The financial services sector has continued to change rapidly in recent years. Operators have had to adapt quickly to policy changes and mounting competition from external parties to remain operable, resulting in structural changes across several markets. These changes have had mixed results for procurement professionals.
- The Federal Reserve has continued to increase the federal funds rate during the three years to July of 2019.
- The Federal Funds Rate target range was decreased to 2.0 to 2.25 in August 2019 after the Federal Open Market Committee assessed the current economic conditions.
- The Committee is waiting to assess economic conditions relative to its objectives to determine any future movement of the federal funds rate.
- The cost of borrowing capital rises as the federal funds rate increases, hurting borrowers
Key Takeaway: Lenders adjust rates on loans and credit cards in response to changes in the federal funds rate. With the federal funds rate reaching its target and reducing slightly, buyers are not expected to face increasing interest rates until the Federal Reserve makes a decision about future rate strategy.
- Banks have recently faced greater competitive pressure from financial technology (fintech) firms
- Artificial intelligence, big data and blockchain technology are among the biggest disruptors
- Fintech firms have been flooding markets like payment processing, boosting competition among providers
- Peer-to-peer lending platforms have emerged as viable alternatives to traditional bank lenders
Key Takeaway: The proliferation of fintech has altered the competitive landscape in several markets, whereby traditional financial services providers have had to compete more intensely for market share. Buyers should leverage competition between operators, especially among smaller providers fighting for market share, to achieve favorable contract terms and pricing.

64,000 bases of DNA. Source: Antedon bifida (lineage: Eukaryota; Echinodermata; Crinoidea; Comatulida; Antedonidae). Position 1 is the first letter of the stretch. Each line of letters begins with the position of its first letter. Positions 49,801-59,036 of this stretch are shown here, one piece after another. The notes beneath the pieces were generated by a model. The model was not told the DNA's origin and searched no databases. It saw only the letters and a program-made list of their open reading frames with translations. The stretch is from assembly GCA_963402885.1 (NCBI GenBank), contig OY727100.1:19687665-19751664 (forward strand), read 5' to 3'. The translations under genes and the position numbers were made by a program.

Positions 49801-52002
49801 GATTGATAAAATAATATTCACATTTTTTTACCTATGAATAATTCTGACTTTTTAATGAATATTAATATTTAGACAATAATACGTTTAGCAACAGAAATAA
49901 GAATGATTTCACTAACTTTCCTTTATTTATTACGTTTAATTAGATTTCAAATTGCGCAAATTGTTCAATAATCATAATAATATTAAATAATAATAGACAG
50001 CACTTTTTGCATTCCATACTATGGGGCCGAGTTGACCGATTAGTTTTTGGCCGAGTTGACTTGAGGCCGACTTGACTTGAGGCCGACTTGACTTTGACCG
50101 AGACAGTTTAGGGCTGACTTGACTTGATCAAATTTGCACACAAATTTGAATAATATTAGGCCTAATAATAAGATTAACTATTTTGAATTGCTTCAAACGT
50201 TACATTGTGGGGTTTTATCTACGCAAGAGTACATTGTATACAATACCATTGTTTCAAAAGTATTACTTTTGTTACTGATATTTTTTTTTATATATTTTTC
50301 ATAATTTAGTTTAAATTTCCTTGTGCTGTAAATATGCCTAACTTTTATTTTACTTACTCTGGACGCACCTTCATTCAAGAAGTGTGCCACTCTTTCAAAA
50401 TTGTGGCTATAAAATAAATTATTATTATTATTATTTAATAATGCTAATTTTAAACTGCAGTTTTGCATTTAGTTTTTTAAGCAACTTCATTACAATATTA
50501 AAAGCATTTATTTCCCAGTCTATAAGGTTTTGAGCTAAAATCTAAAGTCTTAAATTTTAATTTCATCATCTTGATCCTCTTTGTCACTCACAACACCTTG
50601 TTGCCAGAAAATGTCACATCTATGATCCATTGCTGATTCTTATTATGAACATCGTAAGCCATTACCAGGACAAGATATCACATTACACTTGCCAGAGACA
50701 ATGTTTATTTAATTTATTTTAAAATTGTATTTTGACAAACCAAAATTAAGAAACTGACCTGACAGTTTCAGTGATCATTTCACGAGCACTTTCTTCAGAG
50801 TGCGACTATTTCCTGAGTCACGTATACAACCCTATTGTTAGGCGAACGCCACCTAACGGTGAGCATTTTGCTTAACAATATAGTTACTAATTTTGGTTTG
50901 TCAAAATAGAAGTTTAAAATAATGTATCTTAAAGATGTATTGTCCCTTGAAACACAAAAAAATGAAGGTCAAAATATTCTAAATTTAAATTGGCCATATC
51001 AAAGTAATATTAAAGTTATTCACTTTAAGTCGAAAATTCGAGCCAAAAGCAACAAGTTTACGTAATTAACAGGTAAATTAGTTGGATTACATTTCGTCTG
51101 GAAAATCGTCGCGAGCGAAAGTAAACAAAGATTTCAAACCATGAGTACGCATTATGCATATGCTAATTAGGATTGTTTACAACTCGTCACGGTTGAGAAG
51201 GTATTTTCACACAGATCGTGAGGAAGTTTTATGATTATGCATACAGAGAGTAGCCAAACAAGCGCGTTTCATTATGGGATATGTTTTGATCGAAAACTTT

During the next three years, ProcurementIQ projects that average prices for financial services are projected to continue climbing, though, at a somewhat suppressed rate. Growing corporate profit and increasing business activity will drive demand for financial services, pressuring prices upward. However, the recent reduction in the Federal Funds target rate and the effective rate is expected to reduce interest rates slightly, weakening demand for some of these services.
Meanwhile, financial services providers have received some relief from policy changes introduced in May 2018. President Trump signed into law the Economic Growth, Regulatory Relief and Consumer Protection Act, which deregulates the banking industry by amending key provisions of the 2010 Dodd-Frank Act. The law aims to eliminate regulatory hurdles and compliance costs for small banks and credit unions, boosting their profitability. Overall, providers’ high and rising profit margins will give them additional room to negotiate on service rates without fear of hurting their ability to operate. Buyers should capitalize on this fact, along with mounting competition between providers, to better their leverage in negotiations.